The ANOVA is where the descriptive statistics and statistical tests are presented. In general, look for low p-values to identify important terms in the model.
Select View > Annotated ANOVA to see the blue annotation text to help interpret the key elements in the ANOVA report.
Right-click in a cell on the report and select Help from the menu for details about that section.
The sections that are available depend on the type of model fit to the data.
This style of ANOVA is used when there is only a single categoric factor in the design.
Anova: Look at the p-values to determine if the model explains a significant portion of the variance. When there are extra runs and replicates a lack-of-fit test will also be provided.
Summary Statistics: The descriptive statistics are used as a secondary check for the usefulness of the model.
Subtract the Predicted R-Squared from the Adjusted R-squared. If the difference is less than 0.2, then the model is fitting the data and can reliably be used to interpolate.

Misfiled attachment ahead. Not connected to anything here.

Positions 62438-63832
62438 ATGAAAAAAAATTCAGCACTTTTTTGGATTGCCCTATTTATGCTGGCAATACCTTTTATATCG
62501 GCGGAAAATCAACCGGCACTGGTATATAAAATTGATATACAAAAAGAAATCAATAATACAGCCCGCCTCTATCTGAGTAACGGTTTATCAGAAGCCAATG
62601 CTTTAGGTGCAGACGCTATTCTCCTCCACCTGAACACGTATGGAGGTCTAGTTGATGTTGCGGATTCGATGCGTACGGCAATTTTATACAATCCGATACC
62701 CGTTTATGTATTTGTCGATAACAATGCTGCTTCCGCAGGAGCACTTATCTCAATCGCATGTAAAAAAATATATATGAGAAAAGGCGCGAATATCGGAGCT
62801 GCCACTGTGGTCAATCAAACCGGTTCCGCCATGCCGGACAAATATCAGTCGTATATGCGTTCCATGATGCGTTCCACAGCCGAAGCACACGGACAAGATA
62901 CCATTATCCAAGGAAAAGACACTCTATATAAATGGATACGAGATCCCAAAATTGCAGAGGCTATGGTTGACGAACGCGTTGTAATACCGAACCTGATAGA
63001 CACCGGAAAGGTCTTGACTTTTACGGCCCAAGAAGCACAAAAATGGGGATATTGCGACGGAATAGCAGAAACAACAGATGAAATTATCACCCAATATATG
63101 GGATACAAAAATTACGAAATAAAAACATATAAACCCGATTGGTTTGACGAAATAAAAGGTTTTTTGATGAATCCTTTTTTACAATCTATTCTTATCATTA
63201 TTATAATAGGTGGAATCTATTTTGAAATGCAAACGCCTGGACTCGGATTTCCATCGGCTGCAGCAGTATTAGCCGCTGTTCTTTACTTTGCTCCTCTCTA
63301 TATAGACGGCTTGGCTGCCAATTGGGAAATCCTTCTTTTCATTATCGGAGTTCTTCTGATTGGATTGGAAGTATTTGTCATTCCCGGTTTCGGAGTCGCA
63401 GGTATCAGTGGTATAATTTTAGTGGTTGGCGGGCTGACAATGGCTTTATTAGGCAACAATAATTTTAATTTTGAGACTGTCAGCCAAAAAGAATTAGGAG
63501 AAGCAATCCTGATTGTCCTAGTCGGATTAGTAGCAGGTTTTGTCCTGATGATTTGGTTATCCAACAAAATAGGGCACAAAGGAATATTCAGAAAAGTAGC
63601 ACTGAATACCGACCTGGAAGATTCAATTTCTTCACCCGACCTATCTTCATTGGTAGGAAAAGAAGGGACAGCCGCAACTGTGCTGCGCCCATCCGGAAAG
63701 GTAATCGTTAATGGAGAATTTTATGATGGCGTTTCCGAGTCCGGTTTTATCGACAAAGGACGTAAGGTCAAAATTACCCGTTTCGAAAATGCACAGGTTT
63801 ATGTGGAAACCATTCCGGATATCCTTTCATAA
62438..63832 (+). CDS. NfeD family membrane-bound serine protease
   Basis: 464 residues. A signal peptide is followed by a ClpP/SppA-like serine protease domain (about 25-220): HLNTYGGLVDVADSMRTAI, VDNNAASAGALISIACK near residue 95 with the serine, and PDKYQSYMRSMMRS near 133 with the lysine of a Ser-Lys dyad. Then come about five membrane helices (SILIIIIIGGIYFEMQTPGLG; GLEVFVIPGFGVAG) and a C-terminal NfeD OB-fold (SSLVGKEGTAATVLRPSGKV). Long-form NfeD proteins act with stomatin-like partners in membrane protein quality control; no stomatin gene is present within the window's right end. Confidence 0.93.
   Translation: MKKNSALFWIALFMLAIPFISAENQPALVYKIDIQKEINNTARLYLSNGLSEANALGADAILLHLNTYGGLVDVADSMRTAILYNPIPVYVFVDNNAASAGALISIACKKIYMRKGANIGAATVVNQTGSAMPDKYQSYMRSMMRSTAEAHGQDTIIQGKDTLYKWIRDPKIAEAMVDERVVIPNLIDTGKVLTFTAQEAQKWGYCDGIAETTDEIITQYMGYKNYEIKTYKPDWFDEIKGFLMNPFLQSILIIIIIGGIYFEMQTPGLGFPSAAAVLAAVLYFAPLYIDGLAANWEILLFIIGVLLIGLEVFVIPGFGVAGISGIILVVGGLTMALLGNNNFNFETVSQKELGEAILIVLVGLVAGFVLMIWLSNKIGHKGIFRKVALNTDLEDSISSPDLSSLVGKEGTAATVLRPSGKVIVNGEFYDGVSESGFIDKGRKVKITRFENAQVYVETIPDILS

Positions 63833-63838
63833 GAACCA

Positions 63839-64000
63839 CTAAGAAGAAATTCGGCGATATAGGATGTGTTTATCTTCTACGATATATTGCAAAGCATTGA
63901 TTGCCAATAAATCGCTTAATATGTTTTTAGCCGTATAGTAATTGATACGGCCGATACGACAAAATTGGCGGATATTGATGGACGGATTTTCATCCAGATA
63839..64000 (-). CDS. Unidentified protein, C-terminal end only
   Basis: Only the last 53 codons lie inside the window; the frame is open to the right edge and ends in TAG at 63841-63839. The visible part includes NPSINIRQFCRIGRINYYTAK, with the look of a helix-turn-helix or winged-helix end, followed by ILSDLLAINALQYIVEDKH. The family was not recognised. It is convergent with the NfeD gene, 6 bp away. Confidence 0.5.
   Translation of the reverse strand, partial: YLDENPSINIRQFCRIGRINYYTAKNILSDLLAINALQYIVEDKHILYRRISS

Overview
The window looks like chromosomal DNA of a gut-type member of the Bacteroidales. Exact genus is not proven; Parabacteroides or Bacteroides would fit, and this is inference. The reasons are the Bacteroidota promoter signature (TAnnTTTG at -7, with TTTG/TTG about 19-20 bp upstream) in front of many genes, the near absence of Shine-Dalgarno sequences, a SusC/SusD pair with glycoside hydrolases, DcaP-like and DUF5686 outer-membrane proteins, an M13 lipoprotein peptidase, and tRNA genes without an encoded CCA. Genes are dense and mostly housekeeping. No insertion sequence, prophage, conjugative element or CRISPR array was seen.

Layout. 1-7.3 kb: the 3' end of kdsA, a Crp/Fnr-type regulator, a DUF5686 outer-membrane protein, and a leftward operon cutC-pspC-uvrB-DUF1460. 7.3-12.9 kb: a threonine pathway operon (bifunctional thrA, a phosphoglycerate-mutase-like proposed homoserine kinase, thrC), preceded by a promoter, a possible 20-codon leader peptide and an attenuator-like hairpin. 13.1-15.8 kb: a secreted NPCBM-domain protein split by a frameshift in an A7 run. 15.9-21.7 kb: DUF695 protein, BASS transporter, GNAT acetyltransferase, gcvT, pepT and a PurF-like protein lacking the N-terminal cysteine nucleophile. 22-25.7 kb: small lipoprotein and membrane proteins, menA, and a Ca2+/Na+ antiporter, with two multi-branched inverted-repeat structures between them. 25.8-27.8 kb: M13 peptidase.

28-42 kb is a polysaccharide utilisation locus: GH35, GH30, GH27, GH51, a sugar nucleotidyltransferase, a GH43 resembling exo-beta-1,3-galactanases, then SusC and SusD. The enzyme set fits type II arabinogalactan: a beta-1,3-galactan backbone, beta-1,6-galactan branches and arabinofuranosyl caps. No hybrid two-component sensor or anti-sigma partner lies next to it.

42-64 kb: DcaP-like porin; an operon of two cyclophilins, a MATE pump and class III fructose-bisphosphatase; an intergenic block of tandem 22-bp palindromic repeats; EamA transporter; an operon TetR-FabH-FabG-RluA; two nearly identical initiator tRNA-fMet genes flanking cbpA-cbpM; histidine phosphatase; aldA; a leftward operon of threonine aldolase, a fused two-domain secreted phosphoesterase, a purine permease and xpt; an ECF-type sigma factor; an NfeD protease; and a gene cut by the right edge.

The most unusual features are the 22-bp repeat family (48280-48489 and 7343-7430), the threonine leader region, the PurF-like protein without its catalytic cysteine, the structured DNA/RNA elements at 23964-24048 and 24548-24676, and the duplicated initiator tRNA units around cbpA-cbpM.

Check the Adequate Precision. If it is greater than 4, then the model has a strong enough signal to be used for optimization.
CV% is used in some industries to judge the capability of a process; lower is better.
Compare the standard deviation to the estimate used when sizing the design (power or FDS).
The mean is the average of the response, and the PRESS is used to calculate other statistics such as the predicted R-squared.
Coefficients: This section provides the confidence intervals around the estimated model coefficients. While most analyses do not require examining these intervals, they can help sort out issues when the analysis doesn’t make sense.
At the bottom of this report is an additional section where the treatment means are tested to see if they are significantly different. All pairwise combinations are tested. Only use these comparisons if the Model F-Test in the ANOVA is significant.